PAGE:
Ever try to figure out how to track who logged into your Azure SQL database? You checked all the usual ways you might handle that with a SQL Server database, but one-by-one find out they just don’t work. Here’s one way to do it.
To track who is logging into your Azure SQL database, enable auditing (here’s how to do that) with audit entries directed to an Azure storage blob. There are two ways to do this: at the database server level and at the individual database level. Either is fine, but for the example that follows, auditing is assumed to be at the db server level. The example query can be adjusted to work with auditing at the database level, but one of the two auditing options is definitely required to be on!
Run this query to find out all the principals (users) who have logged in so far today into your Azure SQL database.
|— Turn on Audit Logging to Blob for your Azure SQL Database. Then you can query who has logged in.|
|— The example below assumes DB Server-level audit logging. Details will vary slightly for Database-level audit logging.|
|— The example below shows who logged in so far today.|
|— Change "-0" to "-1" to look at yesterday (from a UTC perspective, not your local timezone).|
|— Change "-0" to "-100" to look at 100 days ago.|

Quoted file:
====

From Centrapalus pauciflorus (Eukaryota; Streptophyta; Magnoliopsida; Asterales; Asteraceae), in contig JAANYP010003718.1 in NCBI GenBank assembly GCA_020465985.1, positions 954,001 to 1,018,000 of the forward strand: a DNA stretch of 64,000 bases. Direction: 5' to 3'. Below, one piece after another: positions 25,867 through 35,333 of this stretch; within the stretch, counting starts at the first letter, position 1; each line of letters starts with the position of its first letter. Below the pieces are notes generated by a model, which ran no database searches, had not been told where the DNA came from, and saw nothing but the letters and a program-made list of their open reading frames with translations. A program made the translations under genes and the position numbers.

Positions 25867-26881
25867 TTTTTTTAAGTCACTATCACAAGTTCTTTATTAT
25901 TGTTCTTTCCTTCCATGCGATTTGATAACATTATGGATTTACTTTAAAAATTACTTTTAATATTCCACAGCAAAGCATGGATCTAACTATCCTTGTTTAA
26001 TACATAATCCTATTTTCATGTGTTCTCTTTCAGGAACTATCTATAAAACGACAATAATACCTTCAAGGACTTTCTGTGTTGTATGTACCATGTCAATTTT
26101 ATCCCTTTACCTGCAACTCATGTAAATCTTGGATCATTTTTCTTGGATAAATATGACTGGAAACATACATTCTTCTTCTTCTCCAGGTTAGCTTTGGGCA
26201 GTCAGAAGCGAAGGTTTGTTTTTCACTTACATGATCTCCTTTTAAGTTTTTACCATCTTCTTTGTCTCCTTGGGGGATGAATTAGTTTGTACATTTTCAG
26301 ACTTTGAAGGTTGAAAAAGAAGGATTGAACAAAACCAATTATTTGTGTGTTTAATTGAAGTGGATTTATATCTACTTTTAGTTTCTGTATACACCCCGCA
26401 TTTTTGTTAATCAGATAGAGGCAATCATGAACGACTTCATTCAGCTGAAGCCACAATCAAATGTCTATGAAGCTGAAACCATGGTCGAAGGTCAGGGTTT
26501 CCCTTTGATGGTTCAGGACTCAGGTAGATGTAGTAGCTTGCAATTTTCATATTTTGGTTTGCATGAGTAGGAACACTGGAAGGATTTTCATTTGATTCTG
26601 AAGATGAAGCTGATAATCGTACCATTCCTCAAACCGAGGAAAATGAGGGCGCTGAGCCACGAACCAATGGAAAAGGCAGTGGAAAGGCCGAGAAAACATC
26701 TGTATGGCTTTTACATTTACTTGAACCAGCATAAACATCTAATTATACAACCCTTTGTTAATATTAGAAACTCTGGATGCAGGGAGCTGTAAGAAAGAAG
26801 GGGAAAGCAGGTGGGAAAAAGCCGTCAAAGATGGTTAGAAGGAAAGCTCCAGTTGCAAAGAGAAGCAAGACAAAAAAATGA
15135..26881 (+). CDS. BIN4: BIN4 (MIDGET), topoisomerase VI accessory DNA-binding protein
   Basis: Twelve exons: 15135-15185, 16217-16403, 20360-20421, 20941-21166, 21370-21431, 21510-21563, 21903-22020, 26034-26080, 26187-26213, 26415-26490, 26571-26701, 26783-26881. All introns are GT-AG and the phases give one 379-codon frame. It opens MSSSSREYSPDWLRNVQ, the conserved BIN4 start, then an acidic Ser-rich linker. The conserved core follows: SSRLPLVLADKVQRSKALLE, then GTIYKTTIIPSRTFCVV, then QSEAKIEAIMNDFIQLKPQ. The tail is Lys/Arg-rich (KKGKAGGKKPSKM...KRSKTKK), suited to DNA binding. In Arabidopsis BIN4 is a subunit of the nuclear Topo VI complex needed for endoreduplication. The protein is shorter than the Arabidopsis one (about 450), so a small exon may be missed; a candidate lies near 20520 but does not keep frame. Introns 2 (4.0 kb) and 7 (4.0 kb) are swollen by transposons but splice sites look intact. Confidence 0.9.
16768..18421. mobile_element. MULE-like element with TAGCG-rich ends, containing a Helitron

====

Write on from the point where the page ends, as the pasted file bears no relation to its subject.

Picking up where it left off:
|SELECT FORMATMESSAGE('%s (%s)', CAST(DATEADD(day, –0, CONVERT(date, SYSUTCDATETIME())) as varchar),|
|DATENAME(WEEKDAY, DATEADD(day, –0, SYSUTCDATETIME()))),|
|COUNT(server_principal_name) as 'Logins'|
|CAST(DATEADD(day, –0, CONVERT(date, SYSUTCDATETIME())) as varchar)),default, default)|
|WHERE (event_time >= CAST(CONVERT(date, SYSUTCDATETIME()) as datetime2))AND (action_id = 'DBAS')|
|GROUP BY server_principal_name|
|HAVING COUNT(server_principal_name) > 0|
The output is something like the following, assuming if I’ve logged in 12 times so far today with my AAD account (firstname.lastname@example.org) and 1 time with a database-specific credential (myadmin):
09-Nov-2019 (Saturday) email@example.com 12 09-Nov-2019 (Saturday) myadmin 1
The query might take a while time to run, depending on how much data you are traversing. In one of my test environments, it takes nearly 20 minutes. I am sure it is sensitive the amount of data you are logging, database activity, and maybe settings on your blob (not sure if premium storage is supported, but I’m not using it and didn’t test with it).
Note: There are other ways to accomplish this, but every way I know of requires use of Azure SQL auditing. In this post we pushed them to blobs, but other destinations are available. For example, you could send to Event Hubs for a more on-the-fly tracker.